but not panic-struck, by so formidable an opposition, Lannes still continued to
press forward ; and as his divisions successively cleared the thickets and advan-.
ced to the crest of the hill, they deployed into line. This operation, per-
formed under the fire of all the Russian cannon, to which the French had as
yet none of equal number to oppose, was executed with admirable discipline, but
attended with a very heavy loss, and the ground was already strewed with dead
bodies, when the line was so far formed as to enable a general charge to take
place. It was attended, however, with aery little success ; the soil, cut up by
the passage of so many horses and carriages, was in many places knee-deep of
mud; heavy snow-showers at intervals obscured the heavens and deprived the
French gunners of the sight of the enemy, while thle Russian batteries, in
position, and served with admirable skill, alike in light and darkness,
sent their fatal storm of grape and round shot through the ranks of the assail-
ants. Notwithstanding thlse obstacles, however, the French advanced with their
wanted intrepidity to the attack, and gradually the arrival of their successive
batteries rendered the fire of cannon on the opposite sides more equal. Suchet,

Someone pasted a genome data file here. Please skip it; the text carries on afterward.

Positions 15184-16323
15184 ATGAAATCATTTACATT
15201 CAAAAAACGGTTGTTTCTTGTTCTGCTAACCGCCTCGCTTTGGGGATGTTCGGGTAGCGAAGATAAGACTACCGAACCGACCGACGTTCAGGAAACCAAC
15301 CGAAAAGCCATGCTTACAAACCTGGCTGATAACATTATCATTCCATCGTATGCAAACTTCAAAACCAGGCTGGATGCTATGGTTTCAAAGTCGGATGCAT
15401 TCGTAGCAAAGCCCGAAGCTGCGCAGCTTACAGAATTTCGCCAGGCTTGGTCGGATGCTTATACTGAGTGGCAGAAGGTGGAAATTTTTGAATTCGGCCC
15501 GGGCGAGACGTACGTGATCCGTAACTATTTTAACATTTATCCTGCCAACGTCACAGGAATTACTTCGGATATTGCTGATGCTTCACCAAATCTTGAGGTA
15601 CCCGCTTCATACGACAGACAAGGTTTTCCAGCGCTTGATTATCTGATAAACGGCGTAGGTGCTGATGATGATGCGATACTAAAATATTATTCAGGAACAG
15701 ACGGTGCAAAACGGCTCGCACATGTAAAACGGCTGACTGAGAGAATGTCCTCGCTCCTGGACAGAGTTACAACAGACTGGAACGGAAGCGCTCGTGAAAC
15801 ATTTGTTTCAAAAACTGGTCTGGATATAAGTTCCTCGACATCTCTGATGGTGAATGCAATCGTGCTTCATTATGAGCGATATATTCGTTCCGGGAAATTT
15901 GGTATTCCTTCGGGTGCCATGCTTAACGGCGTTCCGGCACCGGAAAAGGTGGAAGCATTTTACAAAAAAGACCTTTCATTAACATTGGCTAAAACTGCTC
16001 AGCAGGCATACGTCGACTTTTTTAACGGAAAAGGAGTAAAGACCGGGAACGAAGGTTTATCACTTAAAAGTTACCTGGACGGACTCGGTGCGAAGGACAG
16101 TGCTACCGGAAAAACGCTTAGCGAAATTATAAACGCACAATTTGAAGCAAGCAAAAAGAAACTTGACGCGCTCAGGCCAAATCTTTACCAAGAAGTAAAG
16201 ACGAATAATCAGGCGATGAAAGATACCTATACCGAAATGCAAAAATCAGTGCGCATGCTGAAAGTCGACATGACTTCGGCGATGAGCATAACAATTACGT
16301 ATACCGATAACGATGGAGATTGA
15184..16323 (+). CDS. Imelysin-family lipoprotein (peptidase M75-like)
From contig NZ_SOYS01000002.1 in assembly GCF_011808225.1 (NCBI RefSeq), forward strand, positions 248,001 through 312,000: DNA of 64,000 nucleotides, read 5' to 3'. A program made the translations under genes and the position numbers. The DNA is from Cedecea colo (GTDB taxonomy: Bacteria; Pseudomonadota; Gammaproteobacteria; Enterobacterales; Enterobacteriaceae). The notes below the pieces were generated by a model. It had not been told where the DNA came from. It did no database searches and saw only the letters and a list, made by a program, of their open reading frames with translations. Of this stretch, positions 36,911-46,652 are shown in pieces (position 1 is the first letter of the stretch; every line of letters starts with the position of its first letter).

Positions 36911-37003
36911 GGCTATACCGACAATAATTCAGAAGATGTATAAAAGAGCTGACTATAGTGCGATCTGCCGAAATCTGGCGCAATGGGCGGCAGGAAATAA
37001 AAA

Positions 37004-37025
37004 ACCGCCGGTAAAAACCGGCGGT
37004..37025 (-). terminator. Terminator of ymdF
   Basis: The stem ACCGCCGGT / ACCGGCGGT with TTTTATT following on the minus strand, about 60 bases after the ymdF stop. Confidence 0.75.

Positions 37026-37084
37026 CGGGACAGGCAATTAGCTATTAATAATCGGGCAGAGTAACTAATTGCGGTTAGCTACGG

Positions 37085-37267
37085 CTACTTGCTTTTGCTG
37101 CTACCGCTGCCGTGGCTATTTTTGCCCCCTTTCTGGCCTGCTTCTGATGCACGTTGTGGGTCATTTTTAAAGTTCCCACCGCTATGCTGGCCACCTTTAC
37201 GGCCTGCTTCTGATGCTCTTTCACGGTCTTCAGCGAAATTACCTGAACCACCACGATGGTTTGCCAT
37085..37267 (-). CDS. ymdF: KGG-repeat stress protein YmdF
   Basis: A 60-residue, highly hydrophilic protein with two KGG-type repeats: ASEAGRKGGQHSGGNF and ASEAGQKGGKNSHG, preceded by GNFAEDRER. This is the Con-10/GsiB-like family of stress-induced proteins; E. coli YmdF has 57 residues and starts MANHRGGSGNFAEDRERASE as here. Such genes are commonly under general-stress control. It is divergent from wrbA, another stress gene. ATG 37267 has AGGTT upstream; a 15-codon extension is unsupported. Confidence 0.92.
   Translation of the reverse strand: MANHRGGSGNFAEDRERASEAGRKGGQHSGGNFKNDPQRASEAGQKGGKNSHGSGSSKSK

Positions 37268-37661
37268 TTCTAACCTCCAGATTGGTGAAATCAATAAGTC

who commanded the first line, insensibly gained ground, especially on the right,
where the division of Barclay was stationed ; but Benningsen, seeing the dan-
ger, reinforced that gallant officer with fresh troops. A battalion of the French
infantry was broken and cut to pieces by the Russian horse, and the rout in that
quarter became so serious that Lannes was compelled to advance in person with
his reserve to repair the disorder. By these efforts the forward movement of the
Russians in that direction was arrested, and their victorious columns, charged in
flank while disordered by the rapidity of the advance, were forced to give ground,
and resume their former position in front of Pultusk."
The great battle of the campaign was now approaching, the battle of Prussich-
Eylau.
"By day-break the French army, headed by Murat, with his numerous and
terrible dragoons, were in motion to pursue the enemyc ; and as the Russians had
been much retarded during thie night by tihe passage of so many pieces of cannon
and waggons through thie narrow streets of Junkowo, they soon came up with
their roar-guard. By overwhelming numbers, thIe .Russians were forced from the
bridge of Borgfried ; but they rallied in the village, and fomnning barircades with
tiunmbrils, waggons and chariots, efiectually checked the advance of lth cii'mvn,
until the carriages in the rear uhad gol clear lurougl. mhin 'itcy retired, nhsi-
namely contesting every inch of ground, which lihn did with such effecr hat the
French lost fifteen hundred mcmi in the pursuit, uietho't inricting a ;reat!r lm---o-
on their adicrsaries. Nor wore any caninoti n; ch'ari,2i takein--a ,l-hi' '" d ] -'